Who would believe that in a space of little more than two square inches, you could control 12 lighting outputs connected to grain-of-wheat bulbs or LEDs — and do so using Digital Command Control (DCC) or a 2.4 GHz hand-held remote control! With the new Light Genie product from Model Rectifier Corporation (MRC), you can. In addition, you don’t just have on/off control; Light Genie gives you 20 different lighting effects that you can assign to each zone — effects such as simulated highway or railroad f lashing lights, good for traffic lights, crossing signals, roadside barriers, and tower warning lights. You can simulate gyrating lights, strobe lights, and rotating beacons. You can even create special f lickering effects for campfires, gas lamps, and arc welders. With this many effects, you can use Light Genie for all types of applications, including structures, cars, trucks, ships, aircraft, trains, or even UFOs!
For this review, I’ve focused primarily on model railroad applications, using a variety of lighting products (both grain-of-wheat bulbs and LEDs) listed at the end of this review. However, before we start having fun, we need to respect the electrical limitations of the Light Genie.
Important Electrical Characteristics
Read the included user manual carefully. You’ll find that the 12 lighting outputs are limited to 100ma per output; however, the total Light Genie output is limited to 1Amp, so you won’t be able to load each output to the maximum. If you are using LEDs, which typically draw about 20ma each, one lighting output can safely support four LEDs. On the other hand, if you are using incandescent bulbs, they can draw upwards of 60ma to 80ma, depending on the physical size and quality of the bulb. While Light Genie supports all model railroading scales, the smaller scales (e.g., Z, N, and HO) tend to use LEDs for lighting accessories. The larger scales (e.g., S, O, and G) tend to Bottom line: it is important to understand the current load of the lighting accessories you plan to control.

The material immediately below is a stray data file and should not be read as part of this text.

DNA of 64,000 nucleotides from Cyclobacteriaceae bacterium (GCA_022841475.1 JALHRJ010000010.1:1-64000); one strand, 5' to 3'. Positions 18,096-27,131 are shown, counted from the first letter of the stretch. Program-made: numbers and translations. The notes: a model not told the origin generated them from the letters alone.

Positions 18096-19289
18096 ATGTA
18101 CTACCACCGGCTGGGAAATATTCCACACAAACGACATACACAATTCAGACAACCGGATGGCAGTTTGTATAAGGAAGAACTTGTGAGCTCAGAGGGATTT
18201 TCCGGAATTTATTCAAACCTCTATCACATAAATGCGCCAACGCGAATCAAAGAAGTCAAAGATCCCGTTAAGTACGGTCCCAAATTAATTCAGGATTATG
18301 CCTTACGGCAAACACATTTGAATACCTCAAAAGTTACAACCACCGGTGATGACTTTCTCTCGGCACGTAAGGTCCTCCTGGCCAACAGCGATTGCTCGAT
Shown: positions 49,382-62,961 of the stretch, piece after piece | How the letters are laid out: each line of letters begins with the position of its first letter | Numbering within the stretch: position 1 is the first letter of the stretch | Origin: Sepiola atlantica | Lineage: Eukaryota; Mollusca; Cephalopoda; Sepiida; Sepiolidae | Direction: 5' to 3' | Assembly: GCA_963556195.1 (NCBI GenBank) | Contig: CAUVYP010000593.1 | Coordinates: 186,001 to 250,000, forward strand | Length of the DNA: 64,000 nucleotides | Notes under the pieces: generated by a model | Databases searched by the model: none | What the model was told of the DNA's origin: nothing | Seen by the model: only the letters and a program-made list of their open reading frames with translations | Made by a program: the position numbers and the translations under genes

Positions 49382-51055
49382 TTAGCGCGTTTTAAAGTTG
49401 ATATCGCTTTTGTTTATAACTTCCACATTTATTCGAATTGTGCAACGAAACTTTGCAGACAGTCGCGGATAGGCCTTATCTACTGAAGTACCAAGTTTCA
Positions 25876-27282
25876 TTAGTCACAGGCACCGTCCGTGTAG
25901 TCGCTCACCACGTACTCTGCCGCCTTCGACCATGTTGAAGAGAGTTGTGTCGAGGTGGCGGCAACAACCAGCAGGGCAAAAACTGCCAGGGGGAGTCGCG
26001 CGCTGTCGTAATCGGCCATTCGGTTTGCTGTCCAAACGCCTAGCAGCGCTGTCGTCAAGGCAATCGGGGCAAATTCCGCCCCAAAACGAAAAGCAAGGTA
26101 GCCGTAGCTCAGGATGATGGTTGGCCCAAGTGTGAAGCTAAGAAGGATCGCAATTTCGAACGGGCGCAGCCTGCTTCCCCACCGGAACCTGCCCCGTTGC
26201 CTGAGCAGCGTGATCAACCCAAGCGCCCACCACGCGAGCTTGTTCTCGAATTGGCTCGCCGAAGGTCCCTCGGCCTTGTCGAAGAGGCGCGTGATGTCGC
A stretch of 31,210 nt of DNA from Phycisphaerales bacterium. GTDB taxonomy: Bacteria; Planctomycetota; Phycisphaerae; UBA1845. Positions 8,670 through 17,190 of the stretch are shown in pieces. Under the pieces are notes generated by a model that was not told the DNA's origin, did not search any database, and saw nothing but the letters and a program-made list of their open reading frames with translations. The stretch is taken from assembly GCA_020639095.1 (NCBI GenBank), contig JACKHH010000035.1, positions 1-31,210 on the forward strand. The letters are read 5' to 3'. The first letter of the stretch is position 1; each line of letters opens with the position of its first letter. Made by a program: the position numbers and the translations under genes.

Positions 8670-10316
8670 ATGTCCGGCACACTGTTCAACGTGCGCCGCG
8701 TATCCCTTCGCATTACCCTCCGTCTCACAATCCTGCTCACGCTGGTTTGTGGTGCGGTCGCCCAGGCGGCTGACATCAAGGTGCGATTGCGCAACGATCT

MRC designed its Light Genie to handle an input voltage between 12 and 18 volts, DC or AC (the circuit board includes the necessary rectification). Regardless of the input voltage provided to the Light Genie, the lighting outputs are limited to 12 volts DC; providing a higher input voltage won’t result in a higher output voltage. You can connect the Light Genie to a “wall-wart” power supply, or connect it to DCC track bus similar to other DCC accessories. If you choose to tap off the DCC track bus, be aware that a fully loaded Light Genie can draw up to 1 Amp of power from the track bus. In the smaller scales, that typically translates to the equivalent of three or four locomotives. In the larger scales, that’s one or two locomotives. If you intend to operate several DCC locomotives, I would advise connecting the Light Genie to its own power source instead of the DCC track bus to ensure you have plenty of power for your locomotives.
In a space of just over two square inches, MRC Light Genie allows you to control 12 lighting outputs distributed between five Zones using either DCC or its hand-held remote. On the top left side, you’ll see red and white wires coming from the power supply into the circuit board. The five zones run counter-clockwise, beginning below the power input and around to the top of the unit in this image.
Since the Light Genie includes a DCC decoder that can be programmed and used to control the lighting outputs, you’ll want to connect it to a programming track via a double-poll, double-throw switch (DPDT) such that it can be powered by the wall-wart supply during operation or by the DCC programming track during programming. In testing, I found that using the wireless remote was a more convenient method of controlling the outputs rather than the DCC throttle.